By Harry Keaney During a job interview 36 years ago, Bernadette McManus got angry, and then she got more than even. In fact, her audacity launched her on a lifelong career as a personnel consultant.
"When I came out of school, I was looking for a job. Everybody wanted to be a secretary and I didn’t have any secretarial skills," recalled the former Bernadette O’Boyle, a native of Dooleeg, near Crossmolina, Co. Mayo.
During an interview with a placement agency in New York, she met "a condescending" interviewer who wondered what sort of a job she expected to get. "I got angry and I told him what he was doing didn’t look too difficult," she recalled. "Well, if it looks that easy, you sit here and find yourself a job," the interviewer told her.
McManus took up the challenge and, after her third call, had set up an interview for herself with Moodys Investors for a job as a financial writer. However, the placement agency was so impressed with McManus that it offered her a job too, which she accepted.
McManus eventually moved on to other employers but she remained in the personnel consulting and job-placement business. Today, she is senior vice president of the lower Manhattan-based Allen Personnel Agency, which she owns with a partner, Mike Merritt.
The Allen Agency has desks dealing with importing and exporting, insurance, financial and accounting, as well as a wholly owned subsidiary, City-Wide Temporary Services, which specializes in recruitment for temporary positions.
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"We place everyone, from administrative assistants to senior management," McManus said, adding that she herself specializes in marketing and human resources.
The agency has eight personnel consultants, also called counselors, all of whom are supervised by McManus. "I am responsible for all of the placings," she said.
The Allen Agency not only helps people find jobs, even change careers, it also assists corporations by placing employees, shortlisting candidates, conducting interviews and even providing human resource consultants to recruiting companies. Much of McManus’s own work is with Irish applicants and Irish companies.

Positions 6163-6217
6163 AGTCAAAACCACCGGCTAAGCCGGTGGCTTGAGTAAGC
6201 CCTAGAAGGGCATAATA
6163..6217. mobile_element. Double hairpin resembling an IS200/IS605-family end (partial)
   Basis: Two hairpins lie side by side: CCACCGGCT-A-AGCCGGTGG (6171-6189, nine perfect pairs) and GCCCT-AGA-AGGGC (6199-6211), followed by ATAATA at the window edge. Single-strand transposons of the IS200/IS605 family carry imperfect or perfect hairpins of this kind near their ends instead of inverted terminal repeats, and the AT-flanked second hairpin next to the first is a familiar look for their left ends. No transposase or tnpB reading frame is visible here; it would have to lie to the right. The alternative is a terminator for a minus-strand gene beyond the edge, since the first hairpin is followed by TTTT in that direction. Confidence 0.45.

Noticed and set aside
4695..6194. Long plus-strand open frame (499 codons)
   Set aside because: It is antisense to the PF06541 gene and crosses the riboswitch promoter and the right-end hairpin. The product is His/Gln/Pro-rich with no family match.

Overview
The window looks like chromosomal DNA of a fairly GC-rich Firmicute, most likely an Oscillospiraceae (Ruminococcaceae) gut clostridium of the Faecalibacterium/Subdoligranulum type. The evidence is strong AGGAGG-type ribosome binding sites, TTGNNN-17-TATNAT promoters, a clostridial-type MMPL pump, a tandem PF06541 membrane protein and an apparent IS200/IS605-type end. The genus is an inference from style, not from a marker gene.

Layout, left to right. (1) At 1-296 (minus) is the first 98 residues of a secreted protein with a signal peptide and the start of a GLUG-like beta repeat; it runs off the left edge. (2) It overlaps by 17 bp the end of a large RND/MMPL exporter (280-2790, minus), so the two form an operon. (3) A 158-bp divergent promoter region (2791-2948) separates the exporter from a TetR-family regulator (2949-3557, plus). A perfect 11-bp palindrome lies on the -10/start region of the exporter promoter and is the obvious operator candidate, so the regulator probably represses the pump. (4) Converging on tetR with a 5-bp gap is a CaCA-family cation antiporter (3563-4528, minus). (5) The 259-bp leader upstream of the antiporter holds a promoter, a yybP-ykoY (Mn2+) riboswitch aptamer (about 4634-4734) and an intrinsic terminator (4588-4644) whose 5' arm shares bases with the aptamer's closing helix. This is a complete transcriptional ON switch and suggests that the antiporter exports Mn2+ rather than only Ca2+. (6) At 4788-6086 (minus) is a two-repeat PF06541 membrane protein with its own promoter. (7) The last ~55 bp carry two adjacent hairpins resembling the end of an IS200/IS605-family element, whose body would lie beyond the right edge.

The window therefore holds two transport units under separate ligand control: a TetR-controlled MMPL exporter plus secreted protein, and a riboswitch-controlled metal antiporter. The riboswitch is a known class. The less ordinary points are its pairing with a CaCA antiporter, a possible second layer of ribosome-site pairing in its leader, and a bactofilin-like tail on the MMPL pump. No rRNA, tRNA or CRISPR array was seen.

"When I started in this business, the Irish were coming out here in droves," McManus said. "Some of those we interviewed are now supervisors and managers in their companies. About two years ago, a young man came and said, ‘You got my father a job.’ "
The biggest change McManus has seen among Irish job applicants is their education levels. "They’re coming highly educated today," she said. But, she added, Irish immigrants in the ’60s, with only a minimum of formal education, were passing tests that American high school students were often failing.
If McManus now knows as much as anyone about work, her life’s experience has also taught her plenty about life. One of a family of seven, her mother died when she was 11. One of her two brothers died when he was 7. Today, her other brother and two sisters are in the U.S.; there’s a sister in Dublin, and another sister, a nun, is based in Pakistan.
In 1952, about a year after her mother’s death, McManus, then 12, and her father came to live with an aunt and uncle in Jersey City. "My father worked here to keep the children in boarding school in Ireland and then brought them out here, one by one," she said. It was a situation not unlike what McManus would, in time, have to cope with herself.
She married in 1968 but 13 years later, her husband, Thomas, then only in his 40s, died, leaving her with four children. Her oldest, Peter, lives in New Jersey; two daughters, Deirdre and Eileen, are living in Arkansas, while another daughter, Maura, is in Houston.
"I raised those kids on my own," McManus said. "Thank God I was able to keep working."